Tuesday, 9 November 2010

Feast of the Dedication of a Church


Today is the Feast of the dedication of St John Lateran, the official cathedral of Rome,  and so perhaps an apposite day to mention the Pope's trip to Spain that has just ended, during which he dedicated the new basilica of Barcelona (above, photo Osservatore Romano).

The last several decades has seen a plague of appalling church architecture, with churches treated as nothing more than school halls and gossip palaces.  I suspect this reflects in part the protestant 'house church' movement, as well as the prevailing archeologism that looks to the pre-Constantine Church, during which building official churches was difficult to impossible due to persecution, as a golden age.  Whatever the reasons, most modern Catholics have lost the sense of continuity between catholicism and the care and reverence the Jewish religion lavished on the Temple at Jerusalem.

In the Pope's sermon at Barcelona he noted the importance of beauty in our worship of God, presenting the new Cathedral as an icon of God to the world:

"What do we do when we dedicate this church? In the heart of the world, placed before God and mankind, with a humble and joyful act of faith, we raise up this massive material structure, fruit of nature and an immense achievement of human intelligence which gave birth to this work of art. It stands as a visible sign of the invisible God, to whose glory these spires rise like arrows pointing towards absolute light and to the One who is Light, Height and Beauty itself.



In this place, Gaudí desired to unify that inspiration which came to him from the three books which nourished him as a man, as a believer and as an architect: the book of nature, the book of sacred Scripture and the book of the liturgy. In this way he brought together the reality of the world and the history of salvation, as recounted in the Bible and made present in the liturgy. He made stones, trees and human life part of the church so that all creation might come together in praise of God, but at the same time he brought the sacred images outside so as to place before people the mystery of God revealed in the birth, passion, death and resurrection of Jesus Christ. In this way, he brilliantly helped to build our human consciousness, anchored in the world yet open to God, enlightened and sanctified by Christ. In this he accomplished one of the most important tasks of our times: overcoming the division between human consciousness and Christian consciousness, between living in this temporal world and being open to eternal life, between the beauty of things and God as beauty. Antoni Gaudí did this not with words but with stones, lines, planes, and points. Indeed, beauty is one of mankind’s greatest needs; it is the root from which the branches of our peace and the fruits of our hope come forth. Beauty also reveals God because, like him, a work of beauty is pure gratuity; it calls us to freedom and draws us away from selfishness.


We have dedicated this sacred space to God, who revealed and gave himself to us in Christ so as to be definitively God among men. The revealed Word, the humanity of Christ and his Church are the three supreme expressions of his self-manifestation and self-giving to mankind. As says Saint Paul in the second reading: “Let each man take care how he builds. For no other foundation can anyone lay than that which is laid, which is Jesus Christ” (1 Cor 3:10-11). The Lord Jesus is the stone which supports the weight of the world, which maintains the cohesion of the Church and brings together in ultimate unity all the achievements of mankind. In him, we have God’s word and presence and from him the Church receives her life, her teaching and her mission. The Church of herself is nothing; she is called to be the sign and instrument of Christ, in pure docility to his authority and in total service to his mandate. The one Christ is the foundation of the one Church. He is the rock on which our faith is built.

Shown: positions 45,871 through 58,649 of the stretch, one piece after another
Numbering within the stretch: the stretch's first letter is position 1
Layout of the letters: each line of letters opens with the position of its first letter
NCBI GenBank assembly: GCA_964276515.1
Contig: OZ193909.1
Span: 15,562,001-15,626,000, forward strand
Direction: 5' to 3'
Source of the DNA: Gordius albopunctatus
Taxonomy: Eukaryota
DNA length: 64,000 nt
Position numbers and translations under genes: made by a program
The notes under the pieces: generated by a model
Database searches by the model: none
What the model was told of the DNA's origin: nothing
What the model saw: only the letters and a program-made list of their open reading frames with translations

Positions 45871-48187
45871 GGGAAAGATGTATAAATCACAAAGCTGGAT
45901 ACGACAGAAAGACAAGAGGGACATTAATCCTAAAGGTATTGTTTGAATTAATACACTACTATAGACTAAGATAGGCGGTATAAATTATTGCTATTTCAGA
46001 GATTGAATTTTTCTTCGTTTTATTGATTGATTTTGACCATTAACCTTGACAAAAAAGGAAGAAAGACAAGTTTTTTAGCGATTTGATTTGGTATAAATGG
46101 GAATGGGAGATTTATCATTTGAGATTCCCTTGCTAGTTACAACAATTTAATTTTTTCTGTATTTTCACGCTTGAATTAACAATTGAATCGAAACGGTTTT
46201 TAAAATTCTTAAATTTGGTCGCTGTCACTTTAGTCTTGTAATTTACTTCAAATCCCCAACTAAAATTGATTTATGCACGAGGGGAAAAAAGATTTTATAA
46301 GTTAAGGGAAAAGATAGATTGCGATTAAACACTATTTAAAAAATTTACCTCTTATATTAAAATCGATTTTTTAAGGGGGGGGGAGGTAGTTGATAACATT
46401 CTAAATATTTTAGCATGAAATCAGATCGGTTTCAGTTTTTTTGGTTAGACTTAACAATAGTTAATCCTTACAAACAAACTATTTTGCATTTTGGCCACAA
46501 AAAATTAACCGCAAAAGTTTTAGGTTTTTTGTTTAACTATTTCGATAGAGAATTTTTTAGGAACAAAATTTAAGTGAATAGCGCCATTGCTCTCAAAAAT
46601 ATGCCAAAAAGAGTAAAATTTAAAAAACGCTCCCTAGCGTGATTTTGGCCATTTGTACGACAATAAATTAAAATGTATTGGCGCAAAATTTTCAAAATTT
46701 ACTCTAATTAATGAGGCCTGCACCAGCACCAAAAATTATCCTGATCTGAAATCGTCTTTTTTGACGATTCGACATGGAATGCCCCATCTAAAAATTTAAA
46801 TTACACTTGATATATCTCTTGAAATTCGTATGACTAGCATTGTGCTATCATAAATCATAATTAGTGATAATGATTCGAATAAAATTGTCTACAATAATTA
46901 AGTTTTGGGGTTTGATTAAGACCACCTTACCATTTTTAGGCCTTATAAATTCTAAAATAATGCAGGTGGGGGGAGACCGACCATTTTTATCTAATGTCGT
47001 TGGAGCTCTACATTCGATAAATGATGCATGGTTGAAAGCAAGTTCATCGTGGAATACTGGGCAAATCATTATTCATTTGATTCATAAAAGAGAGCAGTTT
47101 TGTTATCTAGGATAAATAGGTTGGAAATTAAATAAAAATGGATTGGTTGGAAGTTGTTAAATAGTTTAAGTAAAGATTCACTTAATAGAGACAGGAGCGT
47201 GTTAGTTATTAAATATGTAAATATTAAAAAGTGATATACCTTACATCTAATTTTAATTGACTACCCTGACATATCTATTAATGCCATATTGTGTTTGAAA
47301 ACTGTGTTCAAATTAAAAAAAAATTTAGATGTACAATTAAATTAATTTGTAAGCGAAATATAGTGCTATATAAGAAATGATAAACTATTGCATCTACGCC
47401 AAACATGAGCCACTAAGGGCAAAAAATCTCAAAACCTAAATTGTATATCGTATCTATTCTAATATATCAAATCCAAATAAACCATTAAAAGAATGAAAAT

Building on this faith, let us strive together to show the world the face of God who is love and the only one who can respond to our yearning for fulfilment. This is the great task before us: to show everyone that God is a God of peace not of violence, of freedom not of coercion, of harmony not of discord. In this sense, I consider that the dedication of this church of the Sagrada Familia is an event of great importance, at a time in which man claims to be able to build his life without God, as if God had nothing to say to him. In this masterpiece, Gaudí shows us that God is the true measure of man; that the secret of authentic originality consists, as he himself said, in returning to one’s origin which is God. Gaudí, by opening his spirit to God, was capable of creating in this city a space of beauty, faith and hope which leads man to an encounter with him who is truth and beauty itself. The architect expressed his sentiments in the following words: “A church [is] the only thing worthy of representing the soul of a people, for religion is the most elevated reality in man”....


Finally, I wish to commend to the loving protection of the Mother of God, Mary Most Holy, April Rose, Mother of Mercy, all who enter here and all who in word or deed, in silence and prayer, have made this possible this marvel of architecture. May Our Lady present to her divine Son the joys and tribulations of all who come in the future to this sacred place so that here, as the Church prays when dedicating religious buildings, the poor may find mercy, the oppressed true freedom and all men may take on the dignity of the children of God."

1 comment:

Jane said...

What is this building constructed from ? It looks like a million birds have pooped on it ?